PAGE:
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ad-hoc vs. planned subsets.

One of the properties of Lisp is that it is VERY easy to write VERY inefficient
programs by choosing inappropriate data structures.  In older Lisps,
programmers were forced to use inappropriate data structures because things
like strings and vectors weren't around.  In addition to the good old Lisp
objects like symbols and conses, Common Lisp provides the data structures that
any other modern programming language provides, and a few useful high-level
data structures (such as hash tables).

A Lisp programmer must choose his data structures well, as must any programmer.
I think it is the burden of the implementor to prevent the "primitives" from
incuring any non-obvious runtime penalties.  I am an implementor, and I live
with that burden.

Given a good choice of data structures and algorithms, there is no real reason
why a Common Lisp program should run significantly slower than an equivalent
program written in a procedural language.  A case in point: The Spice Lisp text
editor, Hemlock, is significantly faster (doing things like text modification
and redisplay) than Oil, a text editor written in Pascal running on the same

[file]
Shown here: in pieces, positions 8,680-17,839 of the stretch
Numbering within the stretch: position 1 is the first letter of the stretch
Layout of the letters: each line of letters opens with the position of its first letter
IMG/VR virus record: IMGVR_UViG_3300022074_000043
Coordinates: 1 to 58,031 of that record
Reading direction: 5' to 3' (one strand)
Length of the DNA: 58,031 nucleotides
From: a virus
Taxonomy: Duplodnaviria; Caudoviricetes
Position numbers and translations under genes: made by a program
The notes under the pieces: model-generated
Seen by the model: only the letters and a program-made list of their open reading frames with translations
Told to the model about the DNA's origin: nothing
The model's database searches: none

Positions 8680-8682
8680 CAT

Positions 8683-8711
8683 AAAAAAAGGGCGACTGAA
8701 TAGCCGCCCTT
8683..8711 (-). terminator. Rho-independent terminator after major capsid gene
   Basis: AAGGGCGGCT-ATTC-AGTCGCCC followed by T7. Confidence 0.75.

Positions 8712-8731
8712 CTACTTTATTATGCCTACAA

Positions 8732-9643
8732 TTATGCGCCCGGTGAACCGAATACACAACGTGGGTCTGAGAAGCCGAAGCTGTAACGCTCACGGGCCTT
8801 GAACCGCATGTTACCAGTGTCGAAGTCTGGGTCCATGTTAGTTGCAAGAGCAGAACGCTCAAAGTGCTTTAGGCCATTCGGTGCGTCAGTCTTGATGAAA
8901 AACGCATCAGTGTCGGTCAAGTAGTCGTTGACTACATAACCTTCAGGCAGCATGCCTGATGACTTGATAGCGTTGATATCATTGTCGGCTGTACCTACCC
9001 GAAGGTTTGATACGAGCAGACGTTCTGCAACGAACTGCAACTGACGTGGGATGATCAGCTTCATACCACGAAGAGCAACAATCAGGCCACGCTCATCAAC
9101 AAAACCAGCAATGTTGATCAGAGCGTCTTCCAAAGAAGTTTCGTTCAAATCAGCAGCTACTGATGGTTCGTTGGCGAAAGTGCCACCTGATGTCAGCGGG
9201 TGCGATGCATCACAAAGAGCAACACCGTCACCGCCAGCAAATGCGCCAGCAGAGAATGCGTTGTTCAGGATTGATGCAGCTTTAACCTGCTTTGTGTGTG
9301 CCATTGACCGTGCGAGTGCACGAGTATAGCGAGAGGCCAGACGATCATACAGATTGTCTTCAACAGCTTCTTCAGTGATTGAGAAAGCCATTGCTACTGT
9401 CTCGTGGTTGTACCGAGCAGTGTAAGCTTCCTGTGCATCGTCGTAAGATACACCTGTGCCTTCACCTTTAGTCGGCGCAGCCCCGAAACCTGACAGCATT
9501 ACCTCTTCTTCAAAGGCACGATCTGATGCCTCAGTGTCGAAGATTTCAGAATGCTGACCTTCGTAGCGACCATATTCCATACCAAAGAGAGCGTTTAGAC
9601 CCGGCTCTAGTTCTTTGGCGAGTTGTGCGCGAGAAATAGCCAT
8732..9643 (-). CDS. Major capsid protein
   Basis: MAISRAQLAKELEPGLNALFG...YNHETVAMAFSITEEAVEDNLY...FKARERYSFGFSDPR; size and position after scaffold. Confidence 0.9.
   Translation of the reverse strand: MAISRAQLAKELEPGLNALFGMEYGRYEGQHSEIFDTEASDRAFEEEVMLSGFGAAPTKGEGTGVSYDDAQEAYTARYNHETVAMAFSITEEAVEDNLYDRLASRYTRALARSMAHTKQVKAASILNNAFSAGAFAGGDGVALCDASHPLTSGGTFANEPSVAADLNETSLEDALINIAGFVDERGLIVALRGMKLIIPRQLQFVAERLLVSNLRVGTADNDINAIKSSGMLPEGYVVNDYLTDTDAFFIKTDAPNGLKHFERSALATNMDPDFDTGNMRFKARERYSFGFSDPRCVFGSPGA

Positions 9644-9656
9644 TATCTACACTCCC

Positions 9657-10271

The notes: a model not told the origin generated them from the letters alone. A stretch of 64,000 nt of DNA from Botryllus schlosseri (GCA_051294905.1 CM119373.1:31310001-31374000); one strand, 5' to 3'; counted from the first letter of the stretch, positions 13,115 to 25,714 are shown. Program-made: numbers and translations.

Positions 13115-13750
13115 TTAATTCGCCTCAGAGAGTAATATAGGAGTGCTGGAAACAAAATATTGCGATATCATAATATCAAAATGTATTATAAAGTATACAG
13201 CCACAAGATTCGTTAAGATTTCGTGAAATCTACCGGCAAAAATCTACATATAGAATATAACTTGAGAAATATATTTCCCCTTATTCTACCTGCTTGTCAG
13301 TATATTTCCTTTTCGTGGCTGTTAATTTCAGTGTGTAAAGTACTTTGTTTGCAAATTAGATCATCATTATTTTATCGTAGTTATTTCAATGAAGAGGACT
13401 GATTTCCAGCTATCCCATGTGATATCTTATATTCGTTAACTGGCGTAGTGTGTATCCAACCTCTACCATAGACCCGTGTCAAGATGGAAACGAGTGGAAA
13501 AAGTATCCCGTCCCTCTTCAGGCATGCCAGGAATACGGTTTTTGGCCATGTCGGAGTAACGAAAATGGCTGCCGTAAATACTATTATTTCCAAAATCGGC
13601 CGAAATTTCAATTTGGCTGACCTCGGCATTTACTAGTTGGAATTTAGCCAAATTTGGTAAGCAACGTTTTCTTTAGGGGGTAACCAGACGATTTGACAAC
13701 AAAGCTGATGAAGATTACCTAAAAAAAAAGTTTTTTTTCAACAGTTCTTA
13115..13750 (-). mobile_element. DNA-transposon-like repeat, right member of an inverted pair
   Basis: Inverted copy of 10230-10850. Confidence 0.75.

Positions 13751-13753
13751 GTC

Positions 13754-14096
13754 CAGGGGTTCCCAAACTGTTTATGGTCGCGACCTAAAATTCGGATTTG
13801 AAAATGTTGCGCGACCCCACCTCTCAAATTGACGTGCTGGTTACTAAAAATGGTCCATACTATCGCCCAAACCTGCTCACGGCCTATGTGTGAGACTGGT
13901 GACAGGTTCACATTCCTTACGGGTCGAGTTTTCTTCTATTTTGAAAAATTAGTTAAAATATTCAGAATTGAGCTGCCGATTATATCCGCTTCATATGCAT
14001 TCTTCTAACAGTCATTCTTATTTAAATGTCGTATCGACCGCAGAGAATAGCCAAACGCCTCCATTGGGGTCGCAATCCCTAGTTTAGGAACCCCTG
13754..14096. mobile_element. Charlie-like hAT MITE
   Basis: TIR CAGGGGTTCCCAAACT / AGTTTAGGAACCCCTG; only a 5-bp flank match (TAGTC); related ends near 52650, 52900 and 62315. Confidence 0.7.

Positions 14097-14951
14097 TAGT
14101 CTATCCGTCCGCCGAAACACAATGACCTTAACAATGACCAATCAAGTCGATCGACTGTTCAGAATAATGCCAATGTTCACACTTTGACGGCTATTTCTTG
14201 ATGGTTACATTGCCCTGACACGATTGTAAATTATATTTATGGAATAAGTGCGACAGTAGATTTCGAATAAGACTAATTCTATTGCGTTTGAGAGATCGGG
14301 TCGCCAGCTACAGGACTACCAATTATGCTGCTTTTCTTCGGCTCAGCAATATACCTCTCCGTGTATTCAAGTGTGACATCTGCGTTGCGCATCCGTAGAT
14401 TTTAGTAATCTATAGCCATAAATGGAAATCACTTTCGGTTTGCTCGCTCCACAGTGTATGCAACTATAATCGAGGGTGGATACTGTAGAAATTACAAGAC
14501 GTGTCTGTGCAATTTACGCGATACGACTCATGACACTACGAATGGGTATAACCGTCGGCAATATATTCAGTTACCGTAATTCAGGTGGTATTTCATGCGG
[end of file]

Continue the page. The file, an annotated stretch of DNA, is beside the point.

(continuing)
machine -- a machine designed to run Pascal!  A lot of careful planning went
into Hemlock, and that planning payed off.  Hemlock does much more than Oil,
and is easily extensible because it is written in Lisp.

A member of our user community here wrote a number of useful CAD tools in Perq
Pascal, and has since been turned-on to Common Lisp.  He tells me that he can
develop programs many times quicker than he could in Pascal, and that the
performance lost by running them in Lisp instead of Pascal is less than 30%,
and sometimes 0%.

By limiting yourself to a subset with a "fast library" and few primitives, you
risk omitting a language feature that might be exactly right for some
application.  I'm willing to bet that a good Common Lisp implementation will
provide that feature more efficiently than a subset with that feature kludged
on as an afterthought.

I can't help thinking that a good deal of the "incredible" slowness of the
application programs you mentioned is due partly to the Interlisp language,
which has been known to provide features at the expense of efficiency -- a fine
thing if you've got a Dorado in your office.  Common Lisp claims heritage to
MacLisp, which put greater emphasis on efficiency.

I don't see how that fact that program X runs slowly in Lisp Y has anything to
do with making subsets of Lisp Z.  There are a lot of free variables there.